Is the Democratic Revolution in Turkey Over?
Tayyip Erdogan’s longest night is over. After hours of fights, blood and arrests, the Turkish government has declared an attempted coup to have failed. What remains now are abandoned tanks on the streets of Ankara, a steadily rising number of arrests and a promise made by the president of changes to the country’s constitution to assure that such an episode won’t be repeated.
During the night of Friday 15 July, a large group of military elements took to the streets of Ankara and Istanbul, having announced the coup. Around 9pm GMT, Turkey’s Prime Minister, Binali Yildirim, described the ongoing action of the army as an “illegal attempt” to seize power. Within the next few hours, social media were blocked and NTV read the statement sent out by the plotters confirming the coup – which subsequently caused Turkey’s currency to plummet 3.8 percent to 2.9901 against the dollar. Staff of the national television channel, RTR, were taken hostage and Erdogan fled to a secure and unknown position.
Up to that point, the plotters made clear they didn’t want bloodshed amongst the population or a change to the relationships between Turkey and the rest of the world. The chaotic situation in the streets that followed was in part created by the president’s open request, made on CNN Turk via a Facetime video call, to Turkish citizens to flood the streets to show support for the democratically-elected government. After that, it started to become clear that the plotters didn’t have the support of the majority of either the armed forces or the population and violence arose: clashes between soldiers and police loyal to Erdogan and the plotters started to get more and more violent, an F-16 shot down a military helicopter used by the plotters and a bomb exploded near the Bosphorus Bridge, one of the first strongholds occupied by the plotters. After midnight, explosions filled Ankara and Istanbul. Reuters was contacted by a member of the Turkish parliament stating that the palace was being bombed and lawmakers were hiding in shelters; Central Tamsik Square, one of Istanbul’s main meeting points, became a theatre of violence.
At dawn, when it was already clear that the plotters were doomed, Erdogan reassured the population, speaking to the media. With words pre-announcing a harsh reaction, the president declared that the plotters “will pay a heavy price for their treason to Turkey.” Later in the morning, the last two handfuls of them (standing respectively at the Chief of General Staff Headquarters and the Bosphorus Bridge) surrendered, putting an end to the 13-hour-long attempt to displace Erdogan.
Even though the facts of the night between 15th and 16th July didn’t ever represent a real threat to the president’s power – leaving fringes of the opposition to accuse the AKP itself of being the organiser of a fake coup – Erdogan and Turkey’s relationships with the rest of the world may now change forever.
First and foremost, the coup exposed friction with the United States: the first and leading suspect towards whom the Turkish government immediately pointed its finger was the Muslim cleric, Fethullah Gulen, leader of the group, Hizmet, who has lived in self-imposed exile in Pennsylvania since 1999. PM Yildirim immediately asked to extradite the imam; with the passing of hours, the accusations made by Turkey to the United States of having backed the coup became louder and louder.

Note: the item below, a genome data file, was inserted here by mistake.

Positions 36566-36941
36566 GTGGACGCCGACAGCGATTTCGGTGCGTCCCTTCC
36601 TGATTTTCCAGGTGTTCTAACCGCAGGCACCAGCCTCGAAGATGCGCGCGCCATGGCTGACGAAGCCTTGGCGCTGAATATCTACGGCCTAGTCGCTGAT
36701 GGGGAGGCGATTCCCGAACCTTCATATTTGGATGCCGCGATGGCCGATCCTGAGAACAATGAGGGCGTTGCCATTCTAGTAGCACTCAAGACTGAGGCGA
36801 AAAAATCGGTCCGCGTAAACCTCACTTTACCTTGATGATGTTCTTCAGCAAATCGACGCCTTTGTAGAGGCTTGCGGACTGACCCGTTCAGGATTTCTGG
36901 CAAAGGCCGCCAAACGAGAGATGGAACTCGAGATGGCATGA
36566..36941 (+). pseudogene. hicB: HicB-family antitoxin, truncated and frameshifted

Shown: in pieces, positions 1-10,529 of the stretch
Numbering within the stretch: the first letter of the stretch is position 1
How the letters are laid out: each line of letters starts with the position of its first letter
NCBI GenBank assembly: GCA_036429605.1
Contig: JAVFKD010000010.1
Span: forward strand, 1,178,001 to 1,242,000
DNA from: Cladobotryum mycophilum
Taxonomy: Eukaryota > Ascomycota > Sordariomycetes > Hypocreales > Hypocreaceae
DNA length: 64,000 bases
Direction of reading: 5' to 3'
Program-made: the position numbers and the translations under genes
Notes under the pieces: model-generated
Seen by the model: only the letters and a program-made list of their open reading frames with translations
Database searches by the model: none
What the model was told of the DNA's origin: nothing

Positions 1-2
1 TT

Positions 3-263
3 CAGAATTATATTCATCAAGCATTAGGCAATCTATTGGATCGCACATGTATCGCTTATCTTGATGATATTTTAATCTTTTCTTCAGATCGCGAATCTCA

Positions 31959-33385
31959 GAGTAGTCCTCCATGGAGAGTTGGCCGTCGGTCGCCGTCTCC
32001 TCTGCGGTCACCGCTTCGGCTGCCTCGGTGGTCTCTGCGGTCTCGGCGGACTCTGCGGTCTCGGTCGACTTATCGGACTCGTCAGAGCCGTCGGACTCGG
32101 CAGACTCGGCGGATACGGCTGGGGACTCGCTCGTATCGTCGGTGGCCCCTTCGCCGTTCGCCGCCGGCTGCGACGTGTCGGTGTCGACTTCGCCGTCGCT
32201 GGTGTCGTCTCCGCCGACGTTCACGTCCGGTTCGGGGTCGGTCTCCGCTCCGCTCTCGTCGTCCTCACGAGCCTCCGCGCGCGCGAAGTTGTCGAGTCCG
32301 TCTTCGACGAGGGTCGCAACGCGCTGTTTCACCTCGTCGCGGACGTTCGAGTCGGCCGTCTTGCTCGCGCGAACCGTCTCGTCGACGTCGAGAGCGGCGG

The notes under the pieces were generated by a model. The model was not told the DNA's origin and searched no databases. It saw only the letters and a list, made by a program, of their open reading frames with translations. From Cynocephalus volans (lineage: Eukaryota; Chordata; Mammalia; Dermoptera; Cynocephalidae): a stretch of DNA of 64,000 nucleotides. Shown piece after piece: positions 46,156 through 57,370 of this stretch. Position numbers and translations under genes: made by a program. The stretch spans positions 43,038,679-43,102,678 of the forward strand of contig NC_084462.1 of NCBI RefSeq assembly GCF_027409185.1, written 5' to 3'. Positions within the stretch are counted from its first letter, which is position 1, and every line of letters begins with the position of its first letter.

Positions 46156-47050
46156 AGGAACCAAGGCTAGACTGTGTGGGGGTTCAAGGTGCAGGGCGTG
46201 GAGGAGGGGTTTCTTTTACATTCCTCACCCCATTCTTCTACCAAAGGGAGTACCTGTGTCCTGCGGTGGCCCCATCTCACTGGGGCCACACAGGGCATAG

“Any country that stands behind [Gulen],” pronounced Yildirim, “is no friend of Turkey, is engaged in a serious war with Turkey.” According to John Kirby, spokesman for the US Secretary of State, John Kerry, the United States offered assistance in the investigation and will consider the possibility of extraditing the imam (who joined those speaking of a fake coup) and firmly warned Ankara against continuing with its allegations as they could heavily damage the relationship between the two countries. Whether the closure of the Incirlik US airbase, used by the Arab coalition to fight ISIS in Syria, is a direct challenge to Washington is too soon to tell, but the fact that the United States is still not allowing flights to Turkey is not a good sign.
The relationship between Angela Merkel and Erdogan may be weakened by this episode as well. According to MSNBC, when the president fled on a plane from Ankara, he sought refuge in Germany, but the country, even though it later declared that it stood with the democratically-elected government, didn’t grant permission to land on its soil.
But what may really change and endanger the worldwide balance of power is the reaction of the Turkish government to the coup. The AKP is now likely to abandon entirely its reformist attitude to introduce not only more severe punishments (Turkish media are speaking about a probable reintroduction of the death penalty) but to increase control over those who stood against Erdogan in the last 13 years, potentially giving the president power close to that seen only in authoritarian states.
Purges have started already amongst the army – more than 100 soldiers who took part in the coup died during the clashes, 700 spontaneously surrendered to the police and a total number of 2,800 arrests have been made – and 2,745 judges have been removed from their positions because they are suspected of affiliation with Gulen. It is not too daring to say that the arrests will not stop here: Erdogan has already enacted a long story of preventing key sectors of the country from undermining his position (one example may be journalist Can Dundar, sentenced to five years in prison for his scoop on the arms trade in Syria), and this attempted coup gave him a reason for tightening control over the opposition.
The consequences of Erdogan drifting towards clear authoritarianism will be seen in the long run but, surely, are not good news for a Middle East in turmoil and a Europe grieving once again.
Global Seven News